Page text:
Sunday, July 26, 2009

Americana at the Front

“So I looked at the scenery, she read her magazine
And the moon rose over an open field...
Counting the cars on the New Jersey Turnpike
They've all gone to look for America”

Paul Simon’s haunting ballad AMERICA premiered over 40 years ago, yet it’s just as haunting today, perhaps because it captures something of the mystery of life on this vast continent. People go about their everyday lives, yet the interaction of different kinds of people is more dynamic here than anywhere on earth, a kaleidoscope of cultures that seems to constantly shift and change. Simon’s song came to mind when viewing the AMERICANA show at the Front, a selection of quirky and ironic new works that touch on the innate surrealism of life in the USA.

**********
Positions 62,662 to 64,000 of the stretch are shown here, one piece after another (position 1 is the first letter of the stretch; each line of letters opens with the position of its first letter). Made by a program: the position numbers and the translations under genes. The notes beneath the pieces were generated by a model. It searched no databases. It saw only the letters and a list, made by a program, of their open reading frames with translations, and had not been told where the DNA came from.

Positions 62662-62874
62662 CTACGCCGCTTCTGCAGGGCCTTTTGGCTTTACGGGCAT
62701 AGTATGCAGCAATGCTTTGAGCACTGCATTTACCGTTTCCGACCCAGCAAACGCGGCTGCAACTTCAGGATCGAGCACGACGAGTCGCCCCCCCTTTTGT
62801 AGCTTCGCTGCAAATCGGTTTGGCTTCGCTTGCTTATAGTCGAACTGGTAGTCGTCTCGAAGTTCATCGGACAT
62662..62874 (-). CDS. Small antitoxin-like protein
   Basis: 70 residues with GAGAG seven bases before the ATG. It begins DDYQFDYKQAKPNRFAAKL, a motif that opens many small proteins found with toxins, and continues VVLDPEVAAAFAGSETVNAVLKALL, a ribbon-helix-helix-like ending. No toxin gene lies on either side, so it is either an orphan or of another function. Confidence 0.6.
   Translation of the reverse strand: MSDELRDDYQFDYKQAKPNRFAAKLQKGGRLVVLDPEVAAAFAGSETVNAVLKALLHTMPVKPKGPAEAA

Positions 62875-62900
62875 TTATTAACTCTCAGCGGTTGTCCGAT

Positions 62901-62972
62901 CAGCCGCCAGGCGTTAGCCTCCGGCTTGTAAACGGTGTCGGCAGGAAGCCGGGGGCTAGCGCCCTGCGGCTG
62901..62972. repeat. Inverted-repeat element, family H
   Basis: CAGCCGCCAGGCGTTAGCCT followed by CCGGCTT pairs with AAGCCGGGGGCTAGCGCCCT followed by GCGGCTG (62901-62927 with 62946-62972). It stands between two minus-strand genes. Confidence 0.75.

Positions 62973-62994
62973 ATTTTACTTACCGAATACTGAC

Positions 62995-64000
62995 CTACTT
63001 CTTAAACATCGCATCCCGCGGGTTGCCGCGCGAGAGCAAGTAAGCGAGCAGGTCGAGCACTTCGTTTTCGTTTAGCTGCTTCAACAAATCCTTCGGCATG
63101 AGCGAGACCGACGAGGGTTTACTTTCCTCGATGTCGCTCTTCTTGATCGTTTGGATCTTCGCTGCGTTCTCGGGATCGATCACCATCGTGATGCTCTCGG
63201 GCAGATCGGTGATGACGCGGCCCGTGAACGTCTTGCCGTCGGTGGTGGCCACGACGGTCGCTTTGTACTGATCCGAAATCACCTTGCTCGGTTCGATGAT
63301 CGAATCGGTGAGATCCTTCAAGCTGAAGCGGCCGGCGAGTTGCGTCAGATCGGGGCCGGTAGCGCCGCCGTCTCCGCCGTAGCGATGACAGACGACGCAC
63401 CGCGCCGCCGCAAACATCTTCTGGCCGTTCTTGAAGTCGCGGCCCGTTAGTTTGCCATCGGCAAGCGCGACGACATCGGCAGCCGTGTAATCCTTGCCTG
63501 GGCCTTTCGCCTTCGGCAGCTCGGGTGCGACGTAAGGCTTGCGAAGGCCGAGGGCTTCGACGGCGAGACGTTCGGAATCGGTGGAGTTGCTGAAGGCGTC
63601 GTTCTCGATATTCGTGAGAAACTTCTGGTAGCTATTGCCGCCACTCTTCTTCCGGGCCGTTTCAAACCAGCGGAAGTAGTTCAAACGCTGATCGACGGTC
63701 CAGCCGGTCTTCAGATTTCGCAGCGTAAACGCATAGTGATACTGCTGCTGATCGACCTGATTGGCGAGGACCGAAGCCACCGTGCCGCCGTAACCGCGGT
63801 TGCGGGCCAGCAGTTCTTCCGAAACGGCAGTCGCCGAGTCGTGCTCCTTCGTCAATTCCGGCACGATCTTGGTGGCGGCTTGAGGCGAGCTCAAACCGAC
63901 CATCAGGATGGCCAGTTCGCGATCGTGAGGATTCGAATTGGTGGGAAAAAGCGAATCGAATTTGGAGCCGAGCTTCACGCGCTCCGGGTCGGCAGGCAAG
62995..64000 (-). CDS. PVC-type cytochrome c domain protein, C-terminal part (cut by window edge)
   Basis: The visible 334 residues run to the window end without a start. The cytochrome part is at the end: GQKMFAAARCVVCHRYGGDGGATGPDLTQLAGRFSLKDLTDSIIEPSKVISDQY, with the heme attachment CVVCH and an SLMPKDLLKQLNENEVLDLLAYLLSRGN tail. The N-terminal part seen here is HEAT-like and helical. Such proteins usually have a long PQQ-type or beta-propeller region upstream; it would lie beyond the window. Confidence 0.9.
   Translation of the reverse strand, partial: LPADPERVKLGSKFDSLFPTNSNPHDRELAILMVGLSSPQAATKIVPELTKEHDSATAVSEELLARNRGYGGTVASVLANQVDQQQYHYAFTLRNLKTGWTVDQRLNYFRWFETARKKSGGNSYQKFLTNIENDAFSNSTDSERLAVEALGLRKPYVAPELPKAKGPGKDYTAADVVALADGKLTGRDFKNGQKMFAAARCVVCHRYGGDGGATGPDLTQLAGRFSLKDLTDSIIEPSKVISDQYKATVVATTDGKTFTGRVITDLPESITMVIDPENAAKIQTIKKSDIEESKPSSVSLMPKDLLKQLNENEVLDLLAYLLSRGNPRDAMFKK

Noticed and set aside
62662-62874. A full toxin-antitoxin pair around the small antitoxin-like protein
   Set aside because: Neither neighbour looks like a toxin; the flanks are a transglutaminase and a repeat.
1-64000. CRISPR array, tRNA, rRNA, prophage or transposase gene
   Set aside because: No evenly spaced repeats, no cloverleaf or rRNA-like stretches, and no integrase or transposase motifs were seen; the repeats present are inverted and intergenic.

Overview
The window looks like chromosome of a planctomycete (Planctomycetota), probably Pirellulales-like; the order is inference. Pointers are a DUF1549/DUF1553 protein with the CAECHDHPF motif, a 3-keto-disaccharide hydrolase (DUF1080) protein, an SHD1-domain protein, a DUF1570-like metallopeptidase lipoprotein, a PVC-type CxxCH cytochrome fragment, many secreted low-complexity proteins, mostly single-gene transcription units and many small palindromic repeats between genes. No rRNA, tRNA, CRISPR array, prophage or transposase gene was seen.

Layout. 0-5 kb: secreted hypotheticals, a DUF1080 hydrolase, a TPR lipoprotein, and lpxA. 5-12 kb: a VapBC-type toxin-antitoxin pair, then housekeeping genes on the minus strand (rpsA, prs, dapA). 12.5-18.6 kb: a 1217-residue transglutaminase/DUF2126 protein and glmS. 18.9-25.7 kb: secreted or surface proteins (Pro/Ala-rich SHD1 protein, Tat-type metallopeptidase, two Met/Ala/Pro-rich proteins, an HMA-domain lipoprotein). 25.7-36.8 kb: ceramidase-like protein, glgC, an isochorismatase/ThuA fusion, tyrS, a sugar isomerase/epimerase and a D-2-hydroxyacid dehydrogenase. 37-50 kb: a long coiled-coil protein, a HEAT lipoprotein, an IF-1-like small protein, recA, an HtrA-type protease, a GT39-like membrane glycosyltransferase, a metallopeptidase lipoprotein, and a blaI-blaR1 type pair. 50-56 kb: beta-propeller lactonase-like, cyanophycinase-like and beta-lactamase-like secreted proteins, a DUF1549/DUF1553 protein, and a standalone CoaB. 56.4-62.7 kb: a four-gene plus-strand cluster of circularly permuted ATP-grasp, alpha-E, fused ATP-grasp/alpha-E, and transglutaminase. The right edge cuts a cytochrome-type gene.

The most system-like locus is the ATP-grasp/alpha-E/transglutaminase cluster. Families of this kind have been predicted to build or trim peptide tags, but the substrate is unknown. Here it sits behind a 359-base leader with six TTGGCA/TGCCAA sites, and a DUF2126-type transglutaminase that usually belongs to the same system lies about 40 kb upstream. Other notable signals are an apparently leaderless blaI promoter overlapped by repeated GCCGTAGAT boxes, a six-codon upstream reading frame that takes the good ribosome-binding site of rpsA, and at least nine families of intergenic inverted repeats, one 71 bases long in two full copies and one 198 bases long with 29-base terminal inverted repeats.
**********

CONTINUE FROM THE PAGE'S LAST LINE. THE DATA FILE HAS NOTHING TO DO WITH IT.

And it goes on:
Of them, few are more quirky or ironic than Corey Drieth’s installation, BIG FAT, a wall-size curtain big enough to imply a stage. Made of Spandex that shimmers in metallic rainbow colors, BIG exudes gaudy excitement in a nod, perhaps, to the razzle-dazzle of the land that invented jazz, rock and big-screen color movies. In fact, Lydia Moyer’s video projection REVERSE CIMARRON touches on both Hollywood glitz and old frontier days with loops of vintage movie footage of manic Westward-Ho pioneers chasing the setting sun as placid buffaloes chew their cud on a second screen, in a kind of capsule history of the American Dream. By contrast, Mark Bradley-Shoup’s oil on paper VACANT CARWASH is a starkly painted evocation of the eerie emptiness that takes hold of the urban landscape when nobody’s around, in yet another oddly poetic offering from one of the most energetic and consistent of the new St. Claude Ave. galleries.
AMERICANA: New Work by Eleven American Artists
Through August 1
The Front, 4100 St. Claude Ave.